Monday, March 11, 2013

Yosef Mokir Shabbos and Polycrates

There is a germara in Shabbat 119a:
Joseph-who-honours-the-Sabbaths had in his victory a certain gentile who owned much property. Soothsayers17  told him, 'Joseph-who-honours-the-Sabbaths will consume all your property.18  — [So] he went, sold all his property, and bought a precious stone with the proceeds, which he set in his turban. As he was crossing a bridge the wind blew it off and cast it into the water, [and] a fish swallowed it. [Subsequently] it [the fish] was hauled up and brought [to market] on the Sabbath eve towards sunset. 'Who will buy now?' cried they. 'Go and take them to Joseph-who-honours-the-Sabbaths,' they were told, 'as he is accustomed to buy.' So they took it to him. He bought it, opened it, found the jewel therein, and sold it for thirteen roomfuls19  of gold denarii.20  A certain old man met him [and] said, 'He who lends to the Sabbath,21  the Sabbath repays him.'
In a recent post at On the Main Line, there is a humorous ode to chulent from 1899, which contains the following line:
As to fishes, I shall remark that the legend about the ring and the fish ('the ring of Polycrates') already appears in the Talmud.
This is a reference to a story told by Herodotus ('father of history, father of lies', [c. 484 – 425 BCE]). According to Wikipedia
Polycrates (GreekΠολυκράτης), son of Aeaces, was the tyrant of Samos from c. 538 BC to 522 BC.
He took power during a festival of Hera with his brothers Pantagnotus and Syloson, but soon had Pantagnotus killed and exiled Syloson to take full control for himself. He then allied with Amasis IIpharaoh of Egypt, as well as the tyrant of Naxos Lygdamis...
According to Herodotus, Amasis thought Polycrates was too successful, and advised him to throw away whatever he valued most in order to escape a reversal of fortune. Polycrates followed the advice and threw a jewel-encrusted ring into the sea; however, a few days later, a fisherman caught a large fish that he wished to share with the tyrant. While Polycrates' cooks were preparing the fish for eating, they discovered the ring inside of it. Polycrates told Amasis of his good fortune, and Amasis immediately broke off their alliance, believing that such a lucky man would eventually come to a disastrous end.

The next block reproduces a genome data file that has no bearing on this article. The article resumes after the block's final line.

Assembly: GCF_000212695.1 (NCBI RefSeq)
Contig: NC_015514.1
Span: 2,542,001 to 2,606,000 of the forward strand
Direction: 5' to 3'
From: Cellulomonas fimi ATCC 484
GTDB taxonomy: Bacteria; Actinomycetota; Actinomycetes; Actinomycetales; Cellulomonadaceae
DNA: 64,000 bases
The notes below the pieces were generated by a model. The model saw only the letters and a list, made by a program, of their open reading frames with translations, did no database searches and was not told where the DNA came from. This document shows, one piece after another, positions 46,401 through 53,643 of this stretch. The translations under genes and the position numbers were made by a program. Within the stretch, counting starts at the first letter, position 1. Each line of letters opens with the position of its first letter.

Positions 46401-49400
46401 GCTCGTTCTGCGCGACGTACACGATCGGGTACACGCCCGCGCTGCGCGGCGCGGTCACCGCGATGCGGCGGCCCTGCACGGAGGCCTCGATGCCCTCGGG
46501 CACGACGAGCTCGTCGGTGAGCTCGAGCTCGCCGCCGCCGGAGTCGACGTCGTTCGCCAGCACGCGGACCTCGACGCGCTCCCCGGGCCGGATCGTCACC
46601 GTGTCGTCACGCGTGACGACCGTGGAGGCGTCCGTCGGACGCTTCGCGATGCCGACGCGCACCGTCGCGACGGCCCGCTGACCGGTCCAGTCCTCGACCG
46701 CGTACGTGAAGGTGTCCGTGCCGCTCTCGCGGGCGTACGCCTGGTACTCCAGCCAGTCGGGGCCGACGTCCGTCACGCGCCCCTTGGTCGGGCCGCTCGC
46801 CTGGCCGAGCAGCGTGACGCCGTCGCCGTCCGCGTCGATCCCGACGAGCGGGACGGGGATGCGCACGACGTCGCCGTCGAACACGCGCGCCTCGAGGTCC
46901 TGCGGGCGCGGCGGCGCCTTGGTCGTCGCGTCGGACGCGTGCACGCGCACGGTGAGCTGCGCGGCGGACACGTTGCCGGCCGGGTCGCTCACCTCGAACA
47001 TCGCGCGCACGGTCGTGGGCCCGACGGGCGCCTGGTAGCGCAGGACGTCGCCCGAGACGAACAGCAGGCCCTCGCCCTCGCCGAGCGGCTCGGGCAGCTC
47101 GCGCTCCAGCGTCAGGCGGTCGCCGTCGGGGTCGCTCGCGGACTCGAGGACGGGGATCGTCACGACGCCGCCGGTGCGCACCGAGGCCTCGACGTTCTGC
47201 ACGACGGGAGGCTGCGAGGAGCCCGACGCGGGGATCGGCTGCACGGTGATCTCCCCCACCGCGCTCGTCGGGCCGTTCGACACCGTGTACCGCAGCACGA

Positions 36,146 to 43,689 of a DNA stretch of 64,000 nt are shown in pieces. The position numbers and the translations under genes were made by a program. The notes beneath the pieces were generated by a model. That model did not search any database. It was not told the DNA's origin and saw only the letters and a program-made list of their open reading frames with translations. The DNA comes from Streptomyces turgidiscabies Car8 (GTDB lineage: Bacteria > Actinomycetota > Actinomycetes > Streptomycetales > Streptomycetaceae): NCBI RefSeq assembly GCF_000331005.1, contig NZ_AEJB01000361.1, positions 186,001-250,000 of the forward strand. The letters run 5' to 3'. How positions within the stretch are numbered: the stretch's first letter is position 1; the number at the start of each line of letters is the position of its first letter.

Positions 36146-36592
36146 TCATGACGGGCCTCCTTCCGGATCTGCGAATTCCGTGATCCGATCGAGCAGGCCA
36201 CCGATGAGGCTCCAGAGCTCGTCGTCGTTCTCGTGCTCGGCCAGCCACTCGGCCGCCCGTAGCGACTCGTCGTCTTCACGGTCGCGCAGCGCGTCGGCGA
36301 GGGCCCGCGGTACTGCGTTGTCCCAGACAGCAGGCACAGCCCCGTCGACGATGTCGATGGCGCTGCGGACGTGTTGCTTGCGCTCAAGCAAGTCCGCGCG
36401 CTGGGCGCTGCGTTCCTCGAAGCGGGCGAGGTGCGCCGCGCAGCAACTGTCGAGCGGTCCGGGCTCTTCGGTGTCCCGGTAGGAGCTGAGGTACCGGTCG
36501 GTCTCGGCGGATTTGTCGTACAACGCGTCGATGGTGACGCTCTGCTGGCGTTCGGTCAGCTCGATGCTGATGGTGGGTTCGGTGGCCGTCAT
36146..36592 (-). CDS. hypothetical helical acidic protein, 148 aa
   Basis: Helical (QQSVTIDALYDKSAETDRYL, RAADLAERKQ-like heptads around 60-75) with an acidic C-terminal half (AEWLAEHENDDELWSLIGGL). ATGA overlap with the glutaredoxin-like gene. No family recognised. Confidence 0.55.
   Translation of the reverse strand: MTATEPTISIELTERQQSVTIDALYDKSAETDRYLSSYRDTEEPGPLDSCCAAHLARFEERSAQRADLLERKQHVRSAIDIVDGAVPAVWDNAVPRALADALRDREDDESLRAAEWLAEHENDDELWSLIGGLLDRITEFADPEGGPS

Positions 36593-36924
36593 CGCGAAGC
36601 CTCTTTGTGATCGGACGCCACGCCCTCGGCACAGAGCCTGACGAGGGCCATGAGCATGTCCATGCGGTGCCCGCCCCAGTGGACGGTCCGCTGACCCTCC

Herodotus probably predates the story told in the gemara. There is also the following two midrashim telling of Shlomo Hamelech and a ring of power swallowed by a fish, which (according to one of the midrashim) is later recovered by Shlomo.

First this:
Solomon's ejection from the throne is stated in Ruth R. ii. 14 as having occurred because of an angel who assumed his likeness and usurped his dignity. Solomon meanwhile went begging from house to house protesting that he was the king. One day a woman put before him a dish of ground beans and beat his head with a stick, saying, "Solomon sits on his throne, and yet thou claimest to be the king." Giṭṭin (l.c.) attributes the loss of the throne to Asmodeus, who, after his capture by Benaiah, remained a prisoner with Solomon. One day the king asked Asmodeus wherein consisted the demons' superiority over men; and Asmodeus replied that he would demonstrate it if Solomon would remove his chains and give him the magic ring. Solomon agreed; whereupon Asmodeus swallowed the king (or the ring, according to another version), then stood up with one wing touching heaven and the other extending to the earth, spat Solomon to a distance of 400 miles, and finally seated himself on the throne. Solomon's persistent declaration that he was the king at length attracted the attention of the Sanhedrin. That body, discovering that it was not the real Solomon who occupied the throne, placed Solomon thereon and gave him another ring and chain on which the Holy Name was written. On seeing these Asmodeus flew away (see Asmodeus, and the parallel sources there cited). Nevertheless Solomon remained in constant fear; and he accordingly surrounded his bed with sixty armed warriors (comp. Cant. iii. 7).
And then this:
This legend is narrated in "'Emeḳ ha-Melek" (pp. 14d-15a; republished by Jellinek,l.c. ii. 86-87) as follows: "Asmodeus threw the magic ring into the sea, where it was swallowed by a fish. Then he threw the king a distance of 400 miles. Solomon spent three years in exile as a punishment for transgressing the three prohibitive commandments [see above]. He wandered from city to city till he arrived at Mashkemam, the capital of the Ammonites. One day, while standing in a street of that city, he was observed by the king's cook, who took him by force to the royal kitchen and compelled him to do menial work. A few days later Solomon, alleging that he was an expert in cookery, obtained the cook's permission to prepare a new dish.The king of the Ammonites was so pleased with it that he dismissed his cook and appointed Solomon in his place. A little later, Naamah, the king's daughter, fell in love with Solomon. Her family, supposing him to be simply a cook, expressed strong disapproval of the girl's behavior; but she persisted in her wish to marry Solomon, and when she had done so the king resolved to kill them both. Accordingly at his orders one of his attendants took them to the desert and left them there that they might die of hunger. Solomon and his wife, however, escaped starvation; for they did not remain in the desert. They ultimately reached a maritime city, where they bought a fish for food. In it they found a ring on which was engraved the Holy Name and which was immediately recognized by Solomon as his own ring. He then returned to Jerusalem, drove Asmodeus away, and reoccupied his throne."

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